More than anything though, what I remember about Mrs. Russell — more than the fairy tale atmosphere that enveloped the classroom; or her burning and apparent desire for us to read, write, think and compute well so we might succeed in school and in life; or her beauty as a young and attractive and freshly married woman; or her mystery, having come to Brawley and Myron D. Witter Elementary School from New York, a place so foreign to us it might as well have been Mars, and who lived with her husband (whom we never saw, never met) out at Tangerine Gardens, a mobile home community past the outskirts of town, past the hospital and the drive-in movie complex, that was ensconced in palm trees and literally took on the aura, to us, of a shimmering oasis, a mirage, a place where we never went (and had no reason to go) and only saw on our infrequent trips to El Centro at a distance, from the highway, like some inviting yet forbidden city, almost a Garden of Eden — more than any of these things, and so many others, was her heart. It was huge. And it was good and honest and real. It was like a dream world unto itself in the memories I carry of my childhood's clear idea of perfection, like that one peach you find as you comb through Grizzle's Orchard, that you are unable to resist and must pick and sit under a tree and eat, knowing full well, almost to the point of tears, and even at that tender age, that you will never taste a peach that good again for the rest of your life.
On the first day of school, there were three of us boys who were too big for our desks, so, instead of making us squeeze into them like a woman into a corset, and instead of making us stand like prison inmates at the back of the room, she gave us jobs to work at until our new, big and tall kids' desks arrived — drinking fountain coordinator, ball box coordinator, reading book coordinator — that put us in positions of respect and authority, rather than opting for other alternatives that would single us out as objects of scorn and ridicule for our girth and our inability to "fit in" — to our desks or with the rest of the crowd.
I was especially fond of her plan because, in addition to my unwieldy size, I was new at school and in town and was on the brink of the abyss to begin with. But instead of plunging into the pitch-black despair of the yawning maw, I was yanked back, set aright and saved by Mrs. Russell, who had fashioned things so kids would raise their hands and come to me with the question, "May I have a drink of water," instead of snickering and pointing and saying things like, "Look at the fat tub of lard," and, "Jumbo's gonna suffocate," as I wriggled uncomfortably in my too-small desk. Kindness was an unconscious and totally natural pursuit for her.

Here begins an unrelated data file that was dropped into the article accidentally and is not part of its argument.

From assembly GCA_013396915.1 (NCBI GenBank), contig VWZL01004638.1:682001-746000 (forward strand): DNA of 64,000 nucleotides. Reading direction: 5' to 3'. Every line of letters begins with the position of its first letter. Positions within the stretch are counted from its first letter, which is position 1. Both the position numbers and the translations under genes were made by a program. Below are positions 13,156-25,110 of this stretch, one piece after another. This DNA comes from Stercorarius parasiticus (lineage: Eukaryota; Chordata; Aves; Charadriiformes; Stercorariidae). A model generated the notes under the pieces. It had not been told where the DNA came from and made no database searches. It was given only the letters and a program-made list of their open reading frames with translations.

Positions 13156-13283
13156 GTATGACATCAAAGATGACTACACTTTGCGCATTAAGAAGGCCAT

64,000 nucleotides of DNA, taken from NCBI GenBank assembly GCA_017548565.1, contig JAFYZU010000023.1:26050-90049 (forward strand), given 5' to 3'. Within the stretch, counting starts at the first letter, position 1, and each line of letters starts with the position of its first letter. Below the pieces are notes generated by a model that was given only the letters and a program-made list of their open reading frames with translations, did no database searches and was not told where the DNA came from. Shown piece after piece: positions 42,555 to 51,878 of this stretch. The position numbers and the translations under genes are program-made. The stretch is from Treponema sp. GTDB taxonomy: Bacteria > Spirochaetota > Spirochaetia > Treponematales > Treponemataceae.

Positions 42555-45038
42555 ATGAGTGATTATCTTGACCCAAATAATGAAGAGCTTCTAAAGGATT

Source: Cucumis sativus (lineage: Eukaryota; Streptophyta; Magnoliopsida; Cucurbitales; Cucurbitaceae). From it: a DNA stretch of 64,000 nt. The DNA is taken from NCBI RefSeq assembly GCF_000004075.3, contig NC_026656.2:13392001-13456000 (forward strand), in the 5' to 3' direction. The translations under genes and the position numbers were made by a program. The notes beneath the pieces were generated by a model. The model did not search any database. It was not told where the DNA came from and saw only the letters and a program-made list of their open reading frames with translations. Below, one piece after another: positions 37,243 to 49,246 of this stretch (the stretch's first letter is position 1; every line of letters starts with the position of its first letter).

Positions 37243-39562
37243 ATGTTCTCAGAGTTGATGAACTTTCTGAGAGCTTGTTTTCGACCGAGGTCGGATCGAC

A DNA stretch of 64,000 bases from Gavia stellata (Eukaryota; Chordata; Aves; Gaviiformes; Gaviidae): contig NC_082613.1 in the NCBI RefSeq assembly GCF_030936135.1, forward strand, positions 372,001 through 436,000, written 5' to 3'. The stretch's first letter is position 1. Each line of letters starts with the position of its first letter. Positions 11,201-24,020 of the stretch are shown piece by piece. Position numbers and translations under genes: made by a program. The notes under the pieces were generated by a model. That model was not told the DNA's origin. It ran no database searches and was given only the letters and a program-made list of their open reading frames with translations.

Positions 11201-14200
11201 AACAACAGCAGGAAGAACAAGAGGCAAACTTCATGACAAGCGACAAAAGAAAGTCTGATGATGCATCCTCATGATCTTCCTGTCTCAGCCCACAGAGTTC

One day, a few weeks into the school year, my mother allowed me to, for the first time, ride my bicycle to school. So I pushed it out of our backyard patio area, glided down our driveway like Evil Knievel before a 20-bus attempt, and … promptly got lost. Somehow, after a desperate hour of searching, I was able to find my way back home, but I felt like the sole and forgotten survivor of the Battle of Little Big Horn — humiliated, terrorized and ready to be vilified (this was back in the day — the early 1970s — when talking back to a teacher was cause for public flogging and showing up late for school without a really, really, really good excuse was an occasion for being drawn and quartered.)
My mom did her best to calm me, and then we got into our station wagon and headed to Mrs. Russell's class. And what did she do when we arrived and my mom explained the circumstances of my tardy?
Did she offer up a long and glowering stare, and shake her blonde head at my incompetence?
Did she thank my mom for getting me there, then send me to my seat with the threat that we would "address this later"?
Did she say, "Young man, you must report to the office and then return to class with the proper paperwork"?
Did she lecture me on irresponsibility and explain how it is early acts like this one that lead eventually to long prison sentences later in life?
Did she sit me down in the corner with a dunce cap on my head, or point me out to my peers as a lesson in what happens to "bad boys," or laugh out loud at my humiliation?
No. She took me by the hand, walked with me to the front of the classroom — so that we stood before a roomful of kids who had yet themselves to undertake the Odyssian journey of riding their bikes to school — turned to me, and said, "Theron, tell us about your adventure."
THERON J. HOPKINS is an English teacher at Central Union High School in El Centro.